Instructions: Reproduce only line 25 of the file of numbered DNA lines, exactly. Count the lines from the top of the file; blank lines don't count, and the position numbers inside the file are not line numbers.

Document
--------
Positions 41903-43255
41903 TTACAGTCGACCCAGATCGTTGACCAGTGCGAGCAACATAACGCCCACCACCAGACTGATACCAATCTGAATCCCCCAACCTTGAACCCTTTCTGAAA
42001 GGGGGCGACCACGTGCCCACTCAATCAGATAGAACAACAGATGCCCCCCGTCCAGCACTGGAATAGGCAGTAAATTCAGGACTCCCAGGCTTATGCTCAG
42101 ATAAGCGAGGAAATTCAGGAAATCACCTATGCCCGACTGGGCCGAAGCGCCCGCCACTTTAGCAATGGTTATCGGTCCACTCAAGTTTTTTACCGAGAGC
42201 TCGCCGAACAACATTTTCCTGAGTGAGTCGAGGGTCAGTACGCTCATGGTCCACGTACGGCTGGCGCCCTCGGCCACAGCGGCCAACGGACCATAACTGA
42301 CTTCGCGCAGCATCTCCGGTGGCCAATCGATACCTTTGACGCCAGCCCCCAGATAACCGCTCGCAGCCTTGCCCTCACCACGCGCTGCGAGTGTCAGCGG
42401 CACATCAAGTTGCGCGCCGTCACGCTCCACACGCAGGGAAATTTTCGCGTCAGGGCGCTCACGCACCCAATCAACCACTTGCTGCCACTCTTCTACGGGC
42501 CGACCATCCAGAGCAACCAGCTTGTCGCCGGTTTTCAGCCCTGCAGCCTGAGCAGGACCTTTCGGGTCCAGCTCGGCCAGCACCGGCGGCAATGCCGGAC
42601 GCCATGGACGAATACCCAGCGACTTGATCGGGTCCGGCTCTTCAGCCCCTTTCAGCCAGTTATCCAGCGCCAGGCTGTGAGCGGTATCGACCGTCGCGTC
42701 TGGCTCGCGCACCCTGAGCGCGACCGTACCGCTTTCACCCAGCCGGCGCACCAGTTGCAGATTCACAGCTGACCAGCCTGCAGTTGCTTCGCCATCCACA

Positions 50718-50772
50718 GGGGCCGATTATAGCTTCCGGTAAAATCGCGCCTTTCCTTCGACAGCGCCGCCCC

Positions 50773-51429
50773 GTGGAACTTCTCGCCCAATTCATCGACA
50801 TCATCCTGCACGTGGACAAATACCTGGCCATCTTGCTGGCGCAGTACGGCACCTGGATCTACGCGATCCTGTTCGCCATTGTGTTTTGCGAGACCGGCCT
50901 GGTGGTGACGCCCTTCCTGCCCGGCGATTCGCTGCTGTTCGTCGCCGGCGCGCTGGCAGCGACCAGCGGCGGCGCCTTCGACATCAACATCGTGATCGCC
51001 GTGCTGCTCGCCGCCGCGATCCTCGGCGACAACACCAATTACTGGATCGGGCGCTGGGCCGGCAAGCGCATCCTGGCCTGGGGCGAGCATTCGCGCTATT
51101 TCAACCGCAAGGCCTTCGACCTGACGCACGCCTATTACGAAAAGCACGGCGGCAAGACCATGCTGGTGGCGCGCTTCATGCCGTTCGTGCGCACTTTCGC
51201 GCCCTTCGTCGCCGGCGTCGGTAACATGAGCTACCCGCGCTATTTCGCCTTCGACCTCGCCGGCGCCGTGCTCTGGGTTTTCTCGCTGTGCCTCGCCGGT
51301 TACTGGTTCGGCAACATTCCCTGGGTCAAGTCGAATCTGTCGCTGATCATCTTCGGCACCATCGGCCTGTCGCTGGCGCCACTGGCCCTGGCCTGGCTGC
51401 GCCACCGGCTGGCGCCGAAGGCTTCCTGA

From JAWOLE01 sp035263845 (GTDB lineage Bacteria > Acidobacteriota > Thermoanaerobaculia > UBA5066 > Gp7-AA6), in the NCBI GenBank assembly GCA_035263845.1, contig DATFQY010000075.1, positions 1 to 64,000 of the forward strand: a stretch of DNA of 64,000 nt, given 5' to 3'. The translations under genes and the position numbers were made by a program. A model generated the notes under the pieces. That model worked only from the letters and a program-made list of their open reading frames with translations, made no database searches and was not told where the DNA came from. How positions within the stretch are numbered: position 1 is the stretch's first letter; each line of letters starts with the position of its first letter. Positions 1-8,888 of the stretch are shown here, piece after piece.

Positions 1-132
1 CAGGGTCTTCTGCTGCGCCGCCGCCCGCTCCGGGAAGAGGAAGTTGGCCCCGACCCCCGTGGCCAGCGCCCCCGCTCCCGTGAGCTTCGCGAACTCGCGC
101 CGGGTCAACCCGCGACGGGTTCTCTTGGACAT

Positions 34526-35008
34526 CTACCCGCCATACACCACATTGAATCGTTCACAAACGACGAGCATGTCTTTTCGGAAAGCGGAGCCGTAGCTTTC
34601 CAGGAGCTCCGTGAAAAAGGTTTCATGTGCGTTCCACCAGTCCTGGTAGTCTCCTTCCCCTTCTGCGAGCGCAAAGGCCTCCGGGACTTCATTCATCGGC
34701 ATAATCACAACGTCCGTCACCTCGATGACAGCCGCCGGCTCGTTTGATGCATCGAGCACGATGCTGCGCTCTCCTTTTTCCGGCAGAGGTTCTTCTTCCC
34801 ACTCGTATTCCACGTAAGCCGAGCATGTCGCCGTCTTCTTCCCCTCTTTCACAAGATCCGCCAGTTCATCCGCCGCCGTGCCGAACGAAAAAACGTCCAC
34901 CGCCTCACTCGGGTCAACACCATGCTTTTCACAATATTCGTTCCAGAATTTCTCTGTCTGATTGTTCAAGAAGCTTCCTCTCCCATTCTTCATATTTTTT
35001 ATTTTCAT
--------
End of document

101 CGGGTCAACCCGCGACGGGTTCTCTTGGACAT